"498A. Husband or relative of husband of a woman subjecting her to cruelty. - Whoever, being the husband or the relative of the husband of a woman, subjects such woman to cruelty shall be punished with imprisonment for a term which may extend to three years and shall also is liable to fine.
Explanation. - For the purpose of this section, "cruelty" means -
a) any wilful conduct which is of such a nature as is likely to drive the woman to commit suicide or to cause grave injury or danger to life, limb or health (whether mental or physical) of the woman; or
b) harassment of the woman where such harassment is with a view to coercing her or any person related to her to meet any unlawful demand for any property or valuable security or is on account of failure by her or any person related to her to meet such demand."
15. Section 113B of the Indian Evidence Act, 1872 provides as under: -
"113B. Presumption as to dowry death. - When the question is whether a person has committed the dowry death of a woman and it is shown that soon before her death such woman has been subjected by such person to cruelty or harassment for, or in connection with, any demand for dowry, the Court shall presume that such person had caused the dowry death.
Explanation - For the purpose of this section, "dowry death" shall have the same meaning as in Section 304B of the Indian Penal Code (45 of 1860)."
16. From the language of Section 304B IPC read with Section 113B of the Indian Evidence Act it is clear that once death of a woman is caused by any burn or bodily injury or occurs otherwise than under normal circumstances within seven years of her marriage, and if it is shown that soon before her death she was subjected to cruelty or harassment by her husband or any relative of her husband in connection with demand of dowry, such husband or relative shall be deemed to have caused her death and the court shall presume it. In other words, in the cases of dowry death, as defined in Section 304B IPC, after evidence adduced by the prosecution and conditions mentioned in Section 113B Indian Evidence Act, are fulfilled, court has to take a presumption, and burden shifts on the accused to rebut the presumption.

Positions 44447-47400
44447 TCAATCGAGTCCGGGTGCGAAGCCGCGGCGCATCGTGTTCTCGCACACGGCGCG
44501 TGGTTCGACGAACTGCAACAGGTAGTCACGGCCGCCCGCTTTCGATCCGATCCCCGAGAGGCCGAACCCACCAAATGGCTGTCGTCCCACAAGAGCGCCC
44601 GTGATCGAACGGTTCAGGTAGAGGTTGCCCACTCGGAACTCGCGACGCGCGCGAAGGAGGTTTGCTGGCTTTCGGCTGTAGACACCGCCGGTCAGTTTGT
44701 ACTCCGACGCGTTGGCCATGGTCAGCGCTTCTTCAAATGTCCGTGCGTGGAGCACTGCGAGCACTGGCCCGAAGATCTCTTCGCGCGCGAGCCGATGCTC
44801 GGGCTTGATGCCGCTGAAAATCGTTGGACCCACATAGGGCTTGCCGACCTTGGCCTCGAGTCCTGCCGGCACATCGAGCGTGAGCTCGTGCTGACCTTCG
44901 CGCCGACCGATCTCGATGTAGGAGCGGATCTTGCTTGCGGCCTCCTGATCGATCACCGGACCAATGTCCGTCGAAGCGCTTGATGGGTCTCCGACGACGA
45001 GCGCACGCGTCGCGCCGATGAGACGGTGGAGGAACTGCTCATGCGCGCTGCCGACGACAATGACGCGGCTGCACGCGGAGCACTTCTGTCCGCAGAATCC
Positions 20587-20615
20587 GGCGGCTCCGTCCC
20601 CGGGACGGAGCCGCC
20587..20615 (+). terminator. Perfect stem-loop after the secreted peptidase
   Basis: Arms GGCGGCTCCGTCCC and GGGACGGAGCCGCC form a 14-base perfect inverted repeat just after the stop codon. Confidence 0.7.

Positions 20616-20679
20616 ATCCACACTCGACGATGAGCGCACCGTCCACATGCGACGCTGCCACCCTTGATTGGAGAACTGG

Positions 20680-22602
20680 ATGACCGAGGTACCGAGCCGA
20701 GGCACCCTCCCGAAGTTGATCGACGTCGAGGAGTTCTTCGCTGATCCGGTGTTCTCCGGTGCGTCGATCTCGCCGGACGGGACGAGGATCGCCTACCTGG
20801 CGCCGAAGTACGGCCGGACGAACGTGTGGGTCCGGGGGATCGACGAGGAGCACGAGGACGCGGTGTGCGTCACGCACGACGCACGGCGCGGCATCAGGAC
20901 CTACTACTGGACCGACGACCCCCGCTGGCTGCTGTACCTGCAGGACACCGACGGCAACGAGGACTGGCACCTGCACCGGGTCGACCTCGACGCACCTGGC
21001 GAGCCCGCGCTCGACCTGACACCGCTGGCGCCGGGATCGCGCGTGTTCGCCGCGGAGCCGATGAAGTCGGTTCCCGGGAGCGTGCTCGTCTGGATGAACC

17. As far as cruelty on account of demand of dowry is concerned, there is sufficient evidence adduced by PW 8 Subhash Chand (father of deceased) and PW 9 Veena Bhatia (mother of deceased) which is corroborated by PW 5 Hansraj (neighbour) and PW 10 Harichand (grand father of the deceased) to establish the charge. As such we are not inclined to interfere with the conclusions of the trial court and that of High Court, with regard to the fact that charge under Section 498A IPC stands proved against accused Harish Kumar. But the finding as to whether death of deceased was accidental or not, requires careful scrutiny particularly in view of the fact that deceased has given dying declaration five days before her death to the public servant in the presence of medical officer, after police requested Tehsildar for recording the same.
18. Learned counsel for the appellant submitted that by proving dying declaration of the deceased, recorded on 14.9.1993 by getting examined DW-2 Baru Ram, Naib Tehsildar and DW-1 Dr. Surender Singh, Medical Officer of the hospital, in whose presence the statement was recorded, the accused has discharged the burden to rebut the presumption which could be drawn under Section 113B of the Indian Evidence Act. It is further argued that the courts below have erred in law in ignoring the dying declaration of the deceased.